In their comments on my PhotoHunter contribution this week on flags, several people asked me what flag Canada had before we had the current flag, the red maple leaf in a white background.
Up until 1965, we had no flag that was truly “Canadian”.
Most of our flags were either the flag of the country to which Canada belonged or derivative of them.
To understand the history of the Canadian flag is to understand the history of Canada as a nation. Rather a large project for this little blog.
Canada as a nation did not exist until 1867. Prior to that, it was claimed by France, initially. Then Britain made claims to portions of what would later become Canada as part of their broader claim of American colonies. While the American colonies were settled early on by the Dutch and the British, Canada was merely seen as an exploitable resource to the French and the British (and, on the West coast, by the Russians). It wasn’t until the 17th century that France brought the first settlers.
The first flag to appear on what would later become Canada was carried by John Cabot during his exploration for the British Crown.
That flag was known as St. George’s Cross:
Jacques Cartier planted a cross with a flag bearing the French royal coat of arms and the Fleurs-de-lis. After that, the French colonies of New France flew whatever the latest evolution of French military flag was current, one commonly used one was this:
The British colonies, meanwhile flew the British flag which eventually replaced the fleurs-de-lis when France ceded its colonies to Britain as part of its settlement in the Treaty of Utrecht (any historians may be tearing their hair out over my foreshortened version of Canadian history… sorry… trying to summarise not write a thesis!).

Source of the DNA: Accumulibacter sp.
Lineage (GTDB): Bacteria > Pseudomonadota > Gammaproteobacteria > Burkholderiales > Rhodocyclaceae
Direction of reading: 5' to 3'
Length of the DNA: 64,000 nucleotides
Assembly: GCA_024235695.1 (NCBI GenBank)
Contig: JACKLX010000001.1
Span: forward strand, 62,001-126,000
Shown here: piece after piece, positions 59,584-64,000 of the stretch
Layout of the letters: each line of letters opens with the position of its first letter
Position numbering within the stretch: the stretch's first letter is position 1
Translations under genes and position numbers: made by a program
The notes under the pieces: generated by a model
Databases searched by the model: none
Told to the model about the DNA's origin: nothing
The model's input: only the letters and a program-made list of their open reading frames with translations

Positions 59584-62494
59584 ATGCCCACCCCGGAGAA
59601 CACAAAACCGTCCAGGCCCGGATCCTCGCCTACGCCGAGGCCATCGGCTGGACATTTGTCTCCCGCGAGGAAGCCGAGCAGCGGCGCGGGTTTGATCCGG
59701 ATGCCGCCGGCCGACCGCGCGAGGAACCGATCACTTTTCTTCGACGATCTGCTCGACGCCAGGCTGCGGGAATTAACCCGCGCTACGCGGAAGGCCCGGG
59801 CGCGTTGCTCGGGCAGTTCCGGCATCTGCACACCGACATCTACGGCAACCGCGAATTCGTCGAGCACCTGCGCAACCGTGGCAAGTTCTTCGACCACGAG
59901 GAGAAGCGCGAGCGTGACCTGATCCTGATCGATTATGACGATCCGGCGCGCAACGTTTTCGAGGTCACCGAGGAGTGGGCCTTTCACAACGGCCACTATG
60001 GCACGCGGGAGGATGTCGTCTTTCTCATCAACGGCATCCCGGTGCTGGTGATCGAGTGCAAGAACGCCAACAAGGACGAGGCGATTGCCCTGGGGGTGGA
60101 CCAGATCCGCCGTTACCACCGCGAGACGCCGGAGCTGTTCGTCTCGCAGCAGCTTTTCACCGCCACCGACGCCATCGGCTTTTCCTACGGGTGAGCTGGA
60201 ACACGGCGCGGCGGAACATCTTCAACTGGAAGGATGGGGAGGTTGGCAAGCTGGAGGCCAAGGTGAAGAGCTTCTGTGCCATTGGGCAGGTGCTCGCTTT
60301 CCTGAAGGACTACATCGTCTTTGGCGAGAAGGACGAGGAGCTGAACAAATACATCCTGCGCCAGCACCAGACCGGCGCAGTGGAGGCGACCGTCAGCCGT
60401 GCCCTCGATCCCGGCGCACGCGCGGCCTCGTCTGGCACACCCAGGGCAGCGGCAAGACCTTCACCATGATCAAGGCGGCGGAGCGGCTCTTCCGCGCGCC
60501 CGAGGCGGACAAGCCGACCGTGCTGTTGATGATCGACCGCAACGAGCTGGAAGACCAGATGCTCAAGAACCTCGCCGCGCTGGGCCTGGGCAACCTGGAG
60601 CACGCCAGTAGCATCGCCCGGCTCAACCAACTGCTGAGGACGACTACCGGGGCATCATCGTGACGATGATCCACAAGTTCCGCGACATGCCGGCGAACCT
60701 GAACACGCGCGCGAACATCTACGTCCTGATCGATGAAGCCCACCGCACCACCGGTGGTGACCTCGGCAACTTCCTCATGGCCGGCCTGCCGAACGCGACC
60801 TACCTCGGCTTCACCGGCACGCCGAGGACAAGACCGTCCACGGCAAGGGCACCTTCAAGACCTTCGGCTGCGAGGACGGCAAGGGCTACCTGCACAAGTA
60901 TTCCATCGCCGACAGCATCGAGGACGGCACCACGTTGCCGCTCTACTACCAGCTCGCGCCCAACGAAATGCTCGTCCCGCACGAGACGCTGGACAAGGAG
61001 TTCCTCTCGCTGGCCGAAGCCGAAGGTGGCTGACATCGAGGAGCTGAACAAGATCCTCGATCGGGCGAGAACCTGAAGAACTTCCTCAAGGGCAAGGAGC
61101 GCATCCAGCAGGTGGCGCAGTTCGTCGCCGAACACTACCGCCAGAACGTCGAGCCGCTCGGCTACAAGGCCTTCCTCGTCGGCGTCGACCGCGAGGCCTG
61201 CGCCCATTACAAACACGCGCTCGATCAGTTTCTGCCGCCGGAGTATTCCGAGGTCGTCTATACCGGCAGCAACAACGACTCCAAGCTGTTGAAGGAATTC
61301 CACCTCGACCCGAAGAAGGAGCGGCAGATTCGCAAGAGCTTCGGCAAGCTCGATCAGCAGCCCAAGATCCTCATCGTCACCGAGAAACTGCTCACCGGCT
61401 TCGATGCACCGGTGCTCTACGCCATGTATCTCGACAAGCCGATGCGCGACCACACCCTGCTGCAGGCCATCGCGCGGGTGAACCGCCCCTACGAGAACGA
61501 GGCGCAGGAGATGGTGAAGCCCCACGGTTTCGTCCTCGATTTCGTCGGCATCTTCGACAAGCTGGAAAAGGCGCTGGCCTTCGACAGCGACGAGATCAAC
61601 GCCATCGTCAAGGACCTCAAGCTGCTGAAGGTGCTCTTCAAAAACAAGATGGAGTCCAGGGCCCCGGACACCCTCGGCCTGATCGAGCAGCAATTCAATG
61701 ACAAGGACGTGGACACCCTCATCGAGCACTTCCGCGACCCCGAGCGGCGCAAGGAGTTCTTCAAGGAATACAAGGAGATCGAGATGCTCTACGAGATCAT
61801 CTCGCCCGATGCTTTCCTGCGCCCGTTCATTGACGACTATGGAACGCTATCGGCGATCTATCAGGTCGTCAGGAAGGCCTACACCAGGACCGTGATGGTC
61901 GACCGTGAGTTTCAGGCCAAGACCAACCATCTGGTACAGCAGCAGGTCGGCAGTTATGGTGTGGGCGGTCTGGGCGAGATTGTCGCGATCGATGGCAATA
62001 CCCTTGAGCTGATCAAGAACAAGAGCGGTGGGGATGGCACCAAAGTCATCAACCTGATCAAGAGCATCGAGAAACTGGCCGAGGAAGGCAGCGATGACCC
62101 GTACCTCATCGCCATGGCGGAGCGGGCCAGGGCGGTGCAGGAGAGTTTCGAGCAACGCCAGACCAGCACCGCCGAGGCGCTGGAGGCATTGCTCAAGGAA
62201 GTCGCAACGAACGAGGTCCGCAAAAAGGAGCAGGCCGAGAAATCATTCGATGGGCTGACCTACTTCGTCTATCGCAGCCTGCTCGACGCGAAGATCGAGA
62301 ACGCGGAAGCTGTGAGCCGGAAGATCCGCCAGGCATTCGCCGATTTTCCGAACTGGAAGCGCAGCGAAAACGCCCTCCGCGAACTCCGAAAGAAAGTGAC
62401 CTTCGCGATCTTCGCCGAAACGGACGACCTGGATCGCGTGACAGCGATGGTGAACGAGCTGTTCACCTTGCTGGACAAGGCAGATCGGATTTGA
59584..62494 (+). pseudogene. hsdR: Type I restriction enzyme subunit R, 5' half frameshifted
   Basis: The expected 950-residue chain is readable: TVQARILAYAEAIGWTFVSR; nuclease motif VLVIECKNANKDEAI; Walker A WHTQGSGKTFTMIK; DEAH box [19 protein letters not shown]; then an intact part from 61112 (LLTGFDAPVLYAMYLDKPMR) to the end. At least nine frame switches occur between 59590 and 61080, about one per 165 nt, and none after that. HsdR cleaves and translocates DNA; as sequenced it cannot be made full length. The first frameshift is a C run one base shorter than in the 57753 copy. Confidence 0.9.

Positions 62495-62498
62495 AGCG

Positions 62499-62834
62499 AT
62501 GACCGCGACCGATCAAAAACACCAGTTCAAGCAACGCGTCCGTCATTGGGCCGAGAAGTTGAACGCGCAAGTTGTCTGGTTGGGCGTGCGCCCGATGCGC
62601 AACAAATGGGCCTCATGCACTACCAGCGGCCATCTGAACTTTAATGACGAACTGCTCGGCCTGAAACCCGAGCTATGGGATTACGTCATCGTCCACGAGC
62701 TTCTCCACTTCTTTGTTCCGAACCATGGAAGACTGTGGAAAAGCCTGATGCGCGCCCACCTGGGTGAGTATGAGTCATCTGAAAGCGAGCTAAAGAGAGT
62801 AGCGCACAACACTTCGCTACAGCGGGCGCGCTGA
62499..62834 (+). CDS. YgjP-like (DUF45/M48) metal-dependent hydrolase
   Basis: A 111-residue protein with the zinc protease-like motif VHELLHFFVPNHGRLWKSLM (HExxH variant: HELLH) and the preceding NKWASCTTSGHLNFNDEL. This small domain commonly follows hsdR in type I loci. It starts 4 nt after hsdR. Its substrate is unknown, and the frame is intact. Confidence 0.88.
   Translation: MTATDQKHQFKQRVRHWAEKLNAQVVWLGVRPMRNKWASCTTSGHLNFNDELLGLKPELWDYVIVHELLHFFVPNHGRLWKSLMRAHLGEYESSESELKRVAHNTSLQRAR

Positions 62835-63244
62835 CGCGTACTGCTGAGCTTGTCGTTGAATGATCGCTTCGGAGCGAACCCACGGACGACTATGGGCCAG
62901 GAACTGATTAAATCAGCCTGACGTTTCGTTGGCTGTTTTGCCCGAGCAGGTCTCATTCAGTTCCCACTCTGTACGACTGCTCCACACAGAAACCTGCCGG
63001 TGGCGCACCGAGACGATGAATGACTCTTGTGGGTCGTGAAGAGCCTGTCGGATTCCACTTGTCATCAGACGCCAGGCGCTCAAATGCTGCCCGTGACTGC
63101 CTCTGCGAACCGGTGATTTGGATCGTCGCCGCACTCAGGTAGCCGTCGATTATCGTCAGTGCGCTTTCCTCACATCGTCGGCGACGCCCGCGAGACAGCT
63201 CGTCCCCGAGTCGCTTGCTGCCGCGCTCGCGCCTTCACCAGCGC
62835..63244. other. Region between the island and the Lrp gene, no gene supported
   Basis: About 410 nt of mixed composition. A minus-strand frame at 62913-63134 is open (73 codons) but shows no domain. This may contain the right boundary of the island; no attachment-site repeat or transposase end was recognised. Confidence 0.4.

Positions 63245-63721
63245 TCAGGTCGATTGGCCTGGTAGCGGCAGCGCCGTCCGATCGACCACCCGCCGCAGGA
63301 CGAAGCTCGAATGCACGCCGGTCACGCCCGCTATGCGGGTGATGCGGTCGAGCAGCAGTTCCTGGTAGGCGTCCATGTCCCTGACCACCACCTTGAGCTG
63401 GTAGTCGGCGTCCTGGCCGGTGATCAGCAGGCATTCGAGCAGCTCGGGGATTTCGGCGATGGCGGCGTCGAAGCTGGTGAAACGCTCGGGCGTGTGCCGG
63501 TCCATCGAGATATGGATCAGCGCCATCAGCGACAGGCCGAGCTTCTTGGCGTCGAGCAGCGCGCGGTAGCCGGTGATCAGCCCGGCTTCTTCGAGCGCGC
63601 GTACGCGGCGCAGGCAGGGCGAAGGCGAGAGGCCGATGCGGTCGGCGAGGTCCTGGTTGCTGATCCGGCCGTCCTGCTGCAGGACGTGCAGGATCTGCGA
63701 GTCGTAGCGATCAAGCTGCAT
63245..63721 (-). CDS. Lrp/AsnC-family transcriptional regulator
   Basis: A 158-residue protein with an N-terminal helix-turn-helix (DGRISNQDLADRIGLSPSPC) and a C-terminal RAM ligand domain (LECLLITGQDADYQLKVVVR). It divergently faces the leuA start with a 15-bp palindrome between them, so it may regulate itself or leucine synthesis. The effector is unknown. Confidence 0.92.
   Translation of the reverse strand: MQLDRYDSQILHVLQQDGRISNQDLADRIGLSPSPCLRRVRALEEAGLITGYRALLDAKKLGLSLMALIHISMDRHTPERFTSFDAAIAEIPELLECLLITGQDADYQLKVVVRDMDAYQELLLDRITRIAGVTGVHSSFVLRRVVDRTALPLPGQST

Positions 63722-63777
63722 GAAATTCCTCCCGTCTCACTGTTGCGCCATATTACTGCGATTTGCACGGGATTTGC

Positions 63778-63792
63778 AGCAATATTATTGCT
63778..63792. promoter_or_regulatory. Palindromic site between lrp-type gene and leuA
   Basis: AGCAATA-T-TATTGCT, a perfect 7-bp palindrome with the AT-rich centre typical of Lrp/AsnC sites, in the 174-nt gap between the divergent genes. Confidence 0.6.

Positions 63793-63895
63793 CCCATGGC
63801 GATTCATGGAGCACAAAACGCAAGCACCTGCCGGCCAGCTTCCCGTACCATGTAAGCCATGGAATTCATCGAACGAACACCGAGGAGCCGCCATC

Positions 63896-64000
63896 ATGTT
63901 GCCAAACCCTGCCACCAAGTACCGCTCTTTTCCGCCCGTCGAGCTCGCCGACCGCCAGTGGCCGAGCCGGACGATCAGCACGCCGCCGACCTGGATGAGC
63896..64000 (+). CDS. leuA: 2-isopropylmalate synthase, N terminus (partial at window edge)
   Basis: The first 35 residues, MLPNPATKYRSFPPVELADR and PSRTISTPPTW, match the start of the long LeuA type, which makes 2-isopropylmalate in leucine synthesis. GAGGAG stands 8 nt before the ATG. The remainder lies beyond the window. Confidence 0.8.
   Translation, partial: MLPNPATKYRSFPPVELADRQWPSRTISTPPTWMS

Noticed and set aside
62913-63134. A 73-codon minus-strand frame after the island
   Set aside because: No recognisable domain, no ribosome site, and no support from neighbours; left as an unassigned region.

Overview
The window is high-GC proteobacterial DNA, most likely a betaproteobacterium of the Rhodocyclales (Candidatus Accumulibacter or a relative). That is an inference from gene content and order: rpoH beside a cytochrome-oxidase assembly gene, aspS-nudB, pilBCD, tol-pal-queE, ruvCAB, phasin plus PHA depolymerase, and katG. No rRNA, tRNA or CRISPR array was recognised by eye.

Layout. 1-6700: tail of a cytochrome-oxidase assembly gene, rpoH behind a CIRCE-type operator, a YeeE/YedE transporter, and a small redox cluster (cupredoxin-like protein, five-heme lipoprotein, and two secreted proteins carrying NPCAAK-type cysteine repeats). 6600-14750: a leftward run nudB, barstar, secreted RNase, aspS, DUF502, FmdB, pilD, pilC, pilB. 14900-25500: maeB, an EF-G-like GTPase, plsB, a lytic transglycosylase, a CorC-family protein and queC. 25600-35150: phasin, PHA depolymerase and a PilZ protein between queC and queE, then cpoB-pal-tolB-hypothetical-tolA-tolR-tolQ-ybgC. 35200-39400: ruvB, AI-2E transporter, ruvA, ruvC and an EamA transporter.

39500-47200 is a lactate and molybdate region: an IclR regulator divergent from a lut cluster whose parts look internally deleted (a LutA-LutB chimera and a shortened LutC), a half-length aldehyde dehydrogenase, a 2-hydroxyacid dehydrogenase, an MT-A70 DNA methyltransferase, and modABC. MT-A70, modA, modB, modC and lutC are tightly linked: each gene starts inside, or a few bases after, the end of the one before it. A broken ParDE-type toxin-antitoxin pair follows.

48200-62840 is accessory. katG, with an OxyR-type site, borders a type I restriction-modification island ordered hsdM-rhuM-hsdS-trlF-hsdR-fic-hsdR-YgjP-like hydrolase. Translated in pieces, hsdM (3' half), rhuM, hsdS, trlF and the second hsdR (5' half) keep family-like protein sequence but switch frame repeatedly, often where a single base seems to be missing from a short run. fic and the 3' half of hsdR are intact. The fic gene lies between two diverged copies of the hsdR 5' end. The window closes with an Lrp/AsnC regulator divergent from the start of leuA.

First flown in 1610, the Royal Union flag was used at all British establishments on the North American continent from Newfoundland to the Gulf of Mexico. This flag is often referred to as the flag of Canada’s United Empire Loyalists. From the early 1760’s it was the flag that flew over British North America, which included what would later become Canada. Post-revolutionary War, Canada consisted of “Upper Canada” and “Lower Canada”. Upper Canada the mainly English-speaking regions, upstream on the St. Lawrence and into Lake Ontario, Huron and Erie, and Lower Canada was the mainly French-speaking regions of the colonies….. downstream on the St. Lawrence, along the Gaspe, and into the New Brunswick.
Following the Act of Union between Great Britain and Ireland in 1801, the diagonal Cross of St. Patrick was incorporated with England’s St. George’s Cross and Scotland’s Cross of St. Andrew. This gave the Royal Union its present-day configuration. This flag was used across British North America and in Canada even after Confederation in 1867.
The first “Canadian Flag” to appear was not intended as “Canada’s Flag” but became the flag flown, usually below the Union Jack. It was the flag of the “Canadian Red Ensign” the flag of the British Merchant Marine, with an added crest on the right hand side.
From 1868-1921, the flag included symbols for each of the provinces which were then part of Confederation, as each came into Confederation. Eventually the shield depicted just the founding peoples of Canada (ignoring, of course Native Peoples…) England, Scotland, Ireland, and France over three maple leaves.
Eventually, though, many Canadians were wanting a distinctly “Canadian” flag, something that did not owe its design to the flag of another nation. There had been movements over the years to create a flag but met with great resistance. In the early 1960s, with the approach of the Canadian Centennial in 1967, there was renewed interest in a new Canadian flag. When, in 1963, the new minority Liberal government under Lester B. Pearson came to power, Pearson pushed for a Parliamentary debate over the subject. Opponents were many and vocal, including the former Prime Minister, John Diefenbaker.
Pearson had his own design in mind, three joined maple leaves on a white background, with blue side-bars representing the Atlantic and Pacific Ocean. It met with stiff opposition in Parliament and was dubbed “The Pearson Pennant” by detractors. Eventually, a committee of 15 multi-party members was formed to come up with a design suitable and appropriate was formed. Canadians were invited to send in their ideas and public excitement and debate grew.
After reviewing many designs, the Committee finally settled on a design by George F.G. Stanley, a professor of history in New Brunswick. The committee approved the design, October 29, 1964, and later passed by a majority vote in the House of Commons on December 15, 1964. The Senate added its approval two days later.
It was proclaimed by Queen Elizabeth in January, 1964, and in February, it was inaugurated.
Canada had a new flag!